Remembering Harlem's 'Black Woodstock' Around the same time that hippies were enjoying their "three days of peace and love" at Yasgur's Farm in Bethel, N.Y., there was another huge music festival staged south of Woodstock — in Harlem. What's become known as "Black Woodstock" was a concert series that featured B.B. King, The Staples Singers, Nina Simone, Sly & the Family Stone and an estimated 100,000 concert-goers.
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Remembering Harlem's 'Black Woodstock'

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Remembering Harlem's 'Black Woodstock'

Remembering Harlem's 'Black Woodstock'

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(Soundbite of song "Going Up the Country")

CANNED HEAT: (Singing) I'm going up the country, baby, don't you wanna go?

GUY RAZ, host:

In the summer of 1969, hundreds of thousands of young people gathered to celebrate music and revolution. And if you're thinking Woodstock…

(Soundbite of a scratching record)

RAZ: …think again.

(Soundbite of song "To Be Young, Gifted and Black")

Ms. NINA SIMONE (Singer/Songwriter): (Singing) To be young, gifted and Black, oh, what a…

RAZ: The gathering I'm talking about was the Harlem Cultural Festival, a series of six free concerts held at the northern end of Central Park that summer; a celebration of youth, culture, and black power that some have called the Black Woodstock.

One of the star performers was the iconic singer Nina Simone.

(Soundbite of drums)

Ms. SIMONE: Are you ready, black people? Are you ready? Are you ready, black man, black youth, black woman, black everybody? Are you really, really, really ready?

(Soundbite of cheering)

RAZ: The New York Police Department refused to provide security for the concerts, so the Black Panthers did.

The biggest stars of the black music world would play that summer: B.B. King, Max Roach, Stevie Wonder, Mahalia Jackson, Gladys Knight, and…

Unidentified Man: Ladies and gentlemen…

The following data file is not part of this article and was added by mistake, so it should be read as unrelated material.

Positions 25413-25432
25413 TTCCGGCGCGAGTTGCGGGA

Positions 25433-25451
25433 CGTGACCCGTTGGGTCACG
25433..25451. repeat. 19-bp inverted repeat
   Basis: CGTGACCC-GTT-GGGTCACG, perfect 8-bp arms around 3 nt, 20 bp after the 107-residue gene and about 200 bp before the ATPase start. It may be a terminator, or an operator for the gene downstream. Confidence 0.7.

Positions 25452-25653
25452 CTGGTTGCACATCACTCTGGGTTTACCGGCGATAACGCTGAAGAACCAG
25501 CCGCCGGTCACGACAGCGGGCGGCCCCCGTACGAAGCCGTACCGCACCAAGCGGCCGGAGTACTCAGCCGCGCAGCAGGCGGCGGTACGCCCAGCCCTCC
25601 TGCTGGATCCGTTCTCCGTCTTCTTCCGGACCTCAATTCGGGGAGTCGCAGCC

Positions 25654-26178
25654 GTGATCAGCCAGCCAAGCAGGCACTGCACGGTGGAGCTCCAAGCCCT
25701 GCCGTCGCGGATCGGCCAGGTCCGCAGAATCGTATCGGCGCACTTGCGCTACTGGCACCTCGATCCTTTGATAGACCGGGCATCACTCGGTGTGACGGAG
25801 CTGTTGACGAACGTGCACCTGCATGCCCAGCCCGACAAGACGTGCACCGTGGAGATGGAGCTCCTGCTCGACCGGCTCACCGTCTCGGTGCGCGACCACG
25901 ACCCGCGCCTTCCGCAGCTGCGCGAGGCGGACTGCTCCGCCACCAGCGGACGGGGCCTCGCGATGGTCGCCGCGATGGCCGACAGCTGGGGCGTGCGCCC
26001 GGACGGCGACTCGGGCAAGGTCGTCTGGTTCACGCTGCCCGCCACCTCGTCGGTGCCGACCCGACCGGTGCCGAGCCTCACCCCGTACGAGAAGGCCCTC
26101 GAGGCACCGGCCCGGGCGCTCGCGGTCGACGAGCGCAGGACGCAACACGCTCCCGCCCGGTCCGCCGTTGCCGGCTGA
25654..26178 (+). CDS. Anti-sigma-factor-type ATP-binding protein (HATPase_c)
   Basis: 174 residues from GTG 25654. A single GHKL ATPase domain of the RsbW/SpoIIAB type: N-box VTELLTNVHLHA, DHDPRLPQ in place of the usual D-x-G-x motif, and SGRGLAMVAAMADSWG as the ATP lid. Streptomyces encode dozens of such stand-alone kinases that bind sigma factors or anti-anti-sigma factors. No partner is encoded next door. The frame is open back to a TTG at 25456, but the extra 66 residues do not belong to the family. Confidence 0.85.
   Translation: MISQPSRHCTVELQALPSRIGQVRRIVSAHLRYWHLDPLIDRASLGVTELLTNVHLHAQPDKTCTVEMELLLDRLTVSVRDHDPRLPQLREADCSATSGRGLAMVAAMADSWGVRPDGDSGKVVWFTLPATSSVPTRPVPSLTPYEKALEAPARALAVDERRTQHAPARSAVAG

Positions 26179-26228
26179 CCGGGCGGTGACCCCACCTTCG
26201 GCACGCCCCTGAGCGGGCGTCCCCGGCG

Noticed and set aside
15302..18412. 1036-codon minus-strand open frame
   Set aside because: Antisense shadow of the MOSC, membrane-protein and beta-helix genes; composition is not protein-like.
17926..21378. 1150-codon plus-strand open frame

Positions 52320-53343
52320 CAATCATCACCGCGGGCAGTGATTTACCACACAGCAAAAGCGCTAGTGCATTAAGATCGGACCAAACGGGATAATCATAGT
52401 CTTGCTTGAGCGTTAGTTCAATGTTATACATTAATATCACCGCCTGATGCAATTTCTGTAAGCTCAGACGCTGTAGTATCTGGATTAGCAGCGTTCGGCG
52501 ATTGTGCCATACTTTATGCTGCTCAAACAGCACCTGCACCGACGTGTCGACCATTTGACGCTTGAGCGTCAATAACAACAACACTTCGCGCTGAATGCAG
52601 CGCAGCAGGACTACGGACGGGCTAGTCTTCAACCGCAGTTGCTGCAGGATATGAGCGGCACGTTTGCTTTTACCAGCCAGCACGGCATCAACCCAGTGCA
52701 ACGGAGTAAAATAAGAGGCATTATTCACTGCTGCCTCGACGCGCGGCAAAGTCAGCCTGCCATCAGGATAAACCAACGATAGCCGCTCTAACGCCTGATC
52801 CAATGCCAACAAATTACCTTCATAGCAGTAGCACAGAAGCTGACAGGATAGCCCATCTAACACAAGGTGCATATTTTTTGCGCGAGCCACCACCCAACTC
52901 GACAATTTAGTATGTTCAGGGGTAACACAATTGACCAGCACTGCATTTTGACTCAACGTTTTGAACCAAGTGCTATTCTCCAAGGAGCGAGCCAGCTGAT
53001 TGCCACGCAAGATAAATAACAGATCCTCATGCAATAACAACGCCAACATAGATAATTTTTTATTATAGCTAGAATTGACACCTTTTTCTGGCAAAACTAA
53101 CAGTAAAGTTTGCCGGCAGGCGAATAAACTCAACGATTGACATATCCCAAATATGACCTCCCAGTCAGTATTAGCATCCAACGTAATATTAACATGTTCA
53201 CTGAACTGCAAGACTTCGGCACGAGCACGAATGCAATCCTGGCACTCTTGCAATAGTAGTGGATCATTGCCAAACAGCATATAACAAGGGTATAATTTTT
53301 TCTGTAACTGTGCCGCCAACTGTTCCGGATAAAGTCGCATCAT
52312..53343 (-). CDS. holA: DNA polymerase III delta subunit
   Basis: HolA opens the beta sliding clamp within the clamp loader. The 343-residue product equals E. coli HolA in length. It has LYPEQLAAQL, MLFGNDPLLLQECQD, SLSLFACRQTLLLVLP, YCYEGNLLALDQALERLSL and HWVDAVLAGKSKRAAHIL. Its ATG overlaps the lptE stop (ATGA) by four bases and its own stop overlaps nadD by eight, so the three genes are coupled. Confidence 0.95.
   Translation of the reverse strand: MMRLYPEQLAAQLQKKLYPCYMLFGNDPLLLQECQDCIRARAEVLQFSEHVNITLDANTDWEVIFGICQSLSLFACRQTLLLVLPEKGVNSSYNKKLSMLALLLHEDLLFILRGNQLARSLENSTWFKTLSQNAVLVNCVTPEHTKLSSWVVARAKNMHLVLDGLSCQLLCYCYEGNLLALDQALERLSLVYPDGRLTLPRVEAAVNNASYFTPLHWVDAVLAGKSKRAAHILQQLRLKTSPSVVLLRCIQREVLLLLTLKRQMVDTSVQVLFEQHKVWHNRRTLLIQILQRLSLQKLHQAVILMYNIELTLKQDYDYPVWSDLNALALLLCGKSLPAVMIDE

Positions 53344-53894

(Soundbite of crowd)

Unidentified Man: …the internationally known Sly and the Family Stone.

(Soundbite of cheering)

RAZ: Sly Stone and his band managed to play both the Harlem Festival and Woodstock that summer. Here's a clip from their appearance in Harlem.

(Soundbite of song "Everyday People")

Mr. SLY STONE (Singer): (Singing) I am everyday people…

RAZ: There are about 50 hours of footage from the festival. The man who filmed it, Hal Tulchin, has said, at the time, there was no interest in turning that footage into a documentary, so most of it has just been collecting dust. The only parts that have been released commercially are Nina Simone's performances, including this clip.

(Soundbite of song "Revolution")

Ms. SIMONE: (Singing) Hey, we're in the middle of a revolution because I see the face of things to come. Yes, I do.

RAZ: Nina Simone from her August 17, 1969 performance at the Black Woodstock, better known as the Harlem Cultural Festival. Forty years ago this summer, hundreds of thousands of young people turned out to witness those concerts.

(Soundbite of song "Revolution")

Ms. SIMONE: (Singing) I'm here to tell you about destruction of all the evil, it will have to end.

RAZ: Coming up, the other Woodstock. The one that took place on Max Yasgur's Farm in Bethel, New York. A new film tells the story of how it all came together, and it stars comedian Demetri Martin.

Mr. DEMETRI MARTIN (Comedian/Actor): What was interesting about this project was you think about specific small stories, little pieces of that very large cultural phenomenon.

RAZ: Demetri Martin on Woodstock, comedy and his brief stint as a White House intern. That's next on ALL THINGS CONSIDERED from NPR News.

Ms. SIMONE: (Singing) I know…

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